I agree that in real life, as the flaps are running angle of attack will change and there will be a departure from level flight, the pilot will have to increase thrust to maintain 150, and he will have to re-trim. But most importantly, the above calculations show that after all those transient effects have died away and the aircraft has returned to level flight at 150 knots, the aircraft lift coefficient will be the same as it was prior to initiating the change in flap setting.
Changing flap setting might change induced drag and the strength of trailing vortices but that won’t be because of any significant change in aircraft lift coefficient because we have convinced ourselves that aircraft lift coefficient is independent, or almost independent, of flap setting. We need to look elsewhere to find an explanation for the change in induced drag.
Your question about stalling angles of swept-wing versus straight-wing aircraft is a good one. I will put my thoughts in a separate post on this thread.
Join Date: Dec 2007
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To flap or not to flap, that's the question for Mr Vortex
I fly simple aircraft such as gliders and L-19 towplanes.
It is my experience that more lift needed to be provided by slower airflow, using a clean wing, is one source for vortex increase at the tips.
When lowering flaps, the wing's AOA decreases at a given airspeed, hence the wings are at less AOA producing less vortex. However, the airflow around the flap tips will now become the large vortex generators.
I follow other L-19's closely on final and have experience strong roll tendencies of my aircraft when flying through another L-19's vortex.( created by its use of full landing flap.)
Mind; the lowering of flaps at a given airspeed and AOA requires an increase in power setting to overcome the added drag OR the aircraft nose needs to be lowered to overcome the added drag i.e. steepen the glide path, which is exactly what the pilot needs to land in a given space at the slowest safe speed.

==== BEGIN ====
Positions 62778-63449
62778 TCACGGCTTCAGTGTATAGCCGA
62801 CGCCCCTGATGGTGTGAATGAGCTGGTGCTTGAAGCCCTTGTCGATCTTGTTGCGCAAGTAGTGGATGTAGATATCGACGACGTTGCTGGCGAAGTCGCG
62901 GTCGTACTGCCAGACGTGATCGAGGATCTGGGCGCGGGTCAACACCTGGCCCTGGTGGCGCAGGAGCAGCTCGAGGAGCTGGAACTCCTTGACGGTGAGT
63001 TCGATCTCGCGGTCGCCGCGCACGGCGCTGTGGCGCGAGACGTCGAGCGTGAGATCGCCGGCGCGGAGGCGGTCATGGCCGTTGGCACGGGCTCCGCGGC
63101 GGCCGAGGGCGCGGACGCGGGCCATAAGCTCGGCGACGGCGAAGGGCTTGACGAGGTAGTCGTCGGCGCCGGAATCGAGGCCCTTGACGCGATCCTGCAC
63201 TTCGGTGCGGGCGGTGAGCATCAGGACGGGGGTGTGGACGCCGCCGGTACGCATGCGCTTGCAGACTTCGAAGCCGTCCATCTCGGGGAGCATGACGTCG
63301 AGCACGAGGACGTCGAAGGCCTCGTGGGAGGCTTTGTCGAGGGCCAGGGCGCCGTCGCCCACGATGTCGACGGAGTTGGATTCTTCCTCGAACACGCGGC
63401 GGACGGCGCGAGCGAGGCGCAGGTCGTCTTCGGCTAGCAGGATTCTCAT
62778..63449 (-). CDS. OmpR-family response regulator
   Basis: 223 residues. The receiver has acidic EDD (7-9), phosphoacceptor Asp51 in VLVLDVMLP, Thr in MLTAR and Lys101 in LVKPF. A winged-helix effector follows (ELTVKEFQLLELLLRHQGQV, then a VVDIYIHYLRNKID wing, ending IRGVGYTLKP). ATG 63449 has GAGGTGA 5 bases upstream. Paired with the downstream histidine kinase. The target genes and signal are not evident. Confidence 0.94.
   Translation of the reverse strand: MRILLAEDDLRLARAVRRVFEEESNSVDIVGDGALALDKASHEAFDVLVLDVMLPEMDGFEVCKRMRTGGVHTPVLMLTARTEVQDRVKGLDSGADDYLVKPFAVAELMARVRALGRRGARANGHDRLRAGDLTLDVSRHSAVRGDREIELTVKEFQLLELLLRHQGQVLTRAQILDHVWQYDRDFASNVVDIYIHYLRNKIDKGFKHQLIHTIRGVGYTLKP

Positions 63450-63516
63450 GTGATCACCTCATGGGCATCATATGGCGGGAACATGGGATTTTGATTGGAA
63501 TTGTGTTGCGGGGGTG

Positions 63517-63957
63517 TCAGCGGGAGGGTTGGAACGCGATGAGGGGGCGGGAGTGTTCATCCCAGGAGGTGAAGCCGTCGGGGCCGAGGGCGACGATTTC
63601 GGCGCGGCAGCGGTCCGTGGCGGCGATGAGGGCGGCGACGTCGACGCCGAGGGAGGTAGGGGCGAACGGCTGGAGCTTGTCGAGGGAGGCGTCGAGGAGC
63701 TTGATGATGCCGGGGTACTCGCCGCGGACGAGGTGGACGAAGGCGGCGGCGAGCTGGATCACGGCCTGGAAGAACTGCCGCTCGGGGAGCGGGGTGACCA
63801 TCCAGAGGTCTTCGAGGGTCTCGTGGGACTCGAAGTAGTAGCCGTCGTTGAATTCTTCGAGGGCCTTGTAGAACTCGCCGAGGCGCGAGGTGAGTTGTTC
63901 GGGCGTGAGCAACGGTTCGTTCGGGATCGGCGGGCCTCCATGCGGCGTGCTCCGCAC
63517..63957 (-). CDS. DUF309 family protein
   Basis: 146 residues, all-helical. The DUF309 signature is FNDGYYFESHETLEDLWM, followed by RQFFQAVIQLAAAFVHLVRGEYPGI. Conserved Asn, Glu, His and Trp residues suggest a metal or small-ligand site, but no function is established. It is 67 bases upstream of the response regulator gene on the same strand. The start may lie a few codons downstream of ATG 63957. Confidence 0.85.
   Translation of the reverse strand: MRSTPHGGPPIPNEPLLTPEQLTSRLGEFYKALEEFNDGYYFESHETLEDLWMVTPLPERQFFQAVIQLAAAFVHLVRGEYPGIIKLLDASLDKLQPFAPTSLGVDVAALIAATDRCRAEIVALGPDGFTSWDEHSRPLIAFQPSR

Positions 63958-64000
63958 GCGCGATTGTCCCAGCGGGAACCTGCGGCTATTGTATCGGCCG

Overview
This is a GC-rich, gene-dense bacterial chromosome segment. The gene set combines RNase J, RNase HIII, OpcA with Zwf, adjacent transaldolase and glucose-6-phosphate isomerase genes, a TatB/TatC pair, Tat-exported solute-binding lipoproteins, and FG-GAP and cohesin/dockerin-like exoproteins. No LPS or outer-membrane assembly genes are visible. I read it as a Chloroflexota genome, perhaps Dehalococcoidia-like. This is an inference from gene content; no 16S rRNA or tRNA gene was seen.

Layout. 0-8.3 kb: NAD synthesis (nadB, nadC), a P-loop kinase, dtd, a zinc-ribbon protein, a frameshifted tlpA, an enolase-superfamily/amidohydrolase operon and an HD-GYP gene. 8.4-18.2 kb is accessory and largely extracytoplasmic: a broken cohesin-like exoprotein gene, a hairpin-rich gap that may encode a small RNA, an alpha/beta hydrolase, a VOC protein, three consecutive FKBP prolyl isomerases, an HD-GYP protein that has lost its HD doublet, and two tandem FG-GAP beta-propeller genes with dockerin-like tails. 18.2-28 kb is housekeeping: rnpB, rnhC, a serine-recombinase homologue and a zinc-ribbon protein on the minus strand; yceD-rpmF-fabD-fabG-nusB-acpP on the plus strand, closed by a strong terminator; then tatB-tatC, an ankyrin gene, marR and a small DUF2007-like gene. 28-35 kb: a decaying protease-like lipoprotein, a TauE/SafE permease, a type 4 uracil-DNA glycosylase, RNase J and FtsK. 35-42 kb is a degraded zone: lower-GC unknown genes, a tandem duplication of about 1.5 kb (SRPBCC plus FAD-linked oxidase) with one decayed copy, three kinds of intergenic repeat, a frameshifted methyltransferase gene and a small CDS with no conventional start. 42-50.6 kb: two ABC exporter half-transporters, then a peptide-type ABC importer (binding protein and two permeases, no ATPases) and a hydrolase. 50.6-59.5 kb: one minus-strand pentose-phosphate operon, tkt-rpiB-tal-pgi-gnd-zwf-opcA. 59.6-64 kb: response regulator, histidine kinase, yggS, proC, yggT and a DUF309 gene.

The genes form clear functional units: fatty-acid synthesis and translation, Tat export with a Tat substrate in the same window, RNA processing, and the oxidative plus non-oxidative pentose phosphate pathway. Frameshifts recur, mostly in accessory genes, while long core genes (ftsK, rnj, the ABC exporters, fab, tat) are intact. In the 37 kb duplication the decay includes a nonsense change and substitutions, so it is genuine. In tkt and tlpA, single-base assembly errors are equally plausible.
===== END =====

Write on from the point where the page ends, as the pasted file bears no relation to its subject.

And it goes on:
I am not very scientific with this explanation, but it helps me understand the operation of aircraft.
It is my experience that more lift needed to be provided by slower airflow, using a clean wing, is one source for vortex increase at the tips.
When lowering flaps, the wing's AOA decreases at a given airspeed, hence the wings are at less AOA producing less vortex. However, the airflow around the flap tips will now become the large vortex generators.
I follow other L-19's closely on final and have experience strong roll tendencies of my aircraft when flying through another L-19's vortex.( created by its use of full landing flap.)
Mind; the lowering of flaps at a given airspeed and AOA requires an increase in power setting to overcome the added drag OR the aircraft nose needs to be lowered to overcome the added drag i.e. steepen the glide path, which is exactly what the pilot needs to land in a given space at the slowest safe speed.
I am not very scientific with this explanation, but it helps me understand the operation of aircraft.
Join Date: Dec 2006
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just to add the chordwise load distribution over flapped wing sections was given special treatment by Julian Allen in a paper titled " calculation of chordwise load distribution over airfoil sections with plain split or serially hinged trailing edged flaps". NACA report 634,1938
just as an aside in engineering the way certain comparisons in terms of 'efficiency are made' is to compare an ideal [or simplified] theoretical condition to the real condition as mentioned above this simpliedied section is basically a simple flap compared to the real flap this is the flap chord ratio and it is this ration that is the 'efficiency factor mentioned in one of the above post,...so how does one do so?
well the equations are too cumbersome for here but basically when design ing the section,...data from other designs is used,...so that makes these questions well within the realm of experiemtnal engineering would not everyone agree
Munk's integrals have also proven useful in this area
just as an aside in engineering the way certain comparisons in terms of 'efficiency are made' is to compare an ideal [or simplified] theoretical condition to the real condition as mentioned above this simpliedied section is basically a simple flap compared to the real flap this is the flap chord ratio and it is this ration that is the 'efficiency factor mentioned in one of the above post,...so how does one do so?
well the equations are too cumbersome for here but basically when design ing the section,...data from other designs is used,...so that makes these questions well within the realm of experiemtnal engineering would not everyone agree